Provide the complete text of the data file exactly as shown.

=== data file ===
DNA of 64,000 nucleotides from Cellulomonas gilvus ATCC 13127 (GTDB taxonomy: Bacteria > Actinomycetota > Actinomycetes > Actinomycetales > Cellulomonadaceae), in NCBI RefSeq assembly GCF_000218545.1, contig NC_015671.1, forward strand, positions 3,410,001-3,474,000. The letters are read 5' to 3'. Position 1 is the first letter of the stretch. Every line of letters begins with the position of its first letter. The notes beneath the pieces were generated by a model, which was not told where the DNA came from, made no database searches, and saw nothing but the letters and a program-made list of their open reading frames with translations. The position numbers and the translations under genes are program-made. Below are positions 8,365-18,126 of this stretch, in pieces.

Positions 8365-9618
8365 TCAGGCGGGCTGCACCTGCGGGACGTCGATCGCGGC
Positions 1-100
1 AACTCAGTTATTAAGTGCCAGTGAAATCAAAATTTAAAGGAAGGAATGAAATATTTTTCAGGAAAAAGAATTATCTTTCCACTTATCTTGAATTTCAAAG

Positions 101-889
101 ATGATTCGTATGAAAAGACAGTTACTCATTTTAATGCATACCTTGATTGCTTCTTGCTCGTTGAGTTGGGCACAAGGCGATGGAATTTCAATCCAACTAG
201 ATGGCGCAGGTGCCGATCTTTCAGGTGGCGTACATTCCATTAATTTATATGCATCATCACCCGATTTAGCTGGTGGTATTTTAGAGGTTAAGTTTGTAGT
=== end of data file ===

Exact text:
DNA of 64,000 nucleotides from Cellulomonas gilvus ATCC 13127 (GTDB taxonomy: Bacteria > Actinomycetota > Actinomycetes > Actinomycetales > Cellulomonadaceae), in NCBI RefSeq assembly GCF_000218545.1, contig NC_015671.1, forward strand, positions 3,410,001-3,474,000. The letters are read 5' to 3'. Position 1 is the first letter of the stretch. Every line of letters begins with the position of its first letter. The notes beneath the pieces were generated by a model, which was not told where the DNA came from, made no database searches, and saw nothing but the letters and a program-made list of their open reading frames with translations. The position numbers and the translations under genes are program-made. Below are positions 8,365-18,126 of this stretch, in pieces.

Positions 8365-9618
8365 TCAGGCGGGCTGCACCTGCGGGACGTCGATCGCGGC
Positions 1-100
1 AACTCAGTTATTAAGTGCCAGTGAAATCAAAATTTAAAGGAAGGAATGAAATATTTTTCAGGAAAAAGAATTATCTTTCCACTTATCTTGAATTTCAAAG

Positions 101-889
101 ATGATTCGTATGAAAAGACAGTTACTCATTTTAATGCATACCTTGATTGCTTCTTGCTCGTTGAGTTGGGCACAAGGCGATGGAATTTCAATCCAACTAG
201 ATGGCGCAGGTGCCGATCTTTCAGGTGGCGTACATTCCATTAATTTATATGCATCATCACCCGATTTAGCTGGTGGTATTTTAGAGGTTAAGTTTGTAGT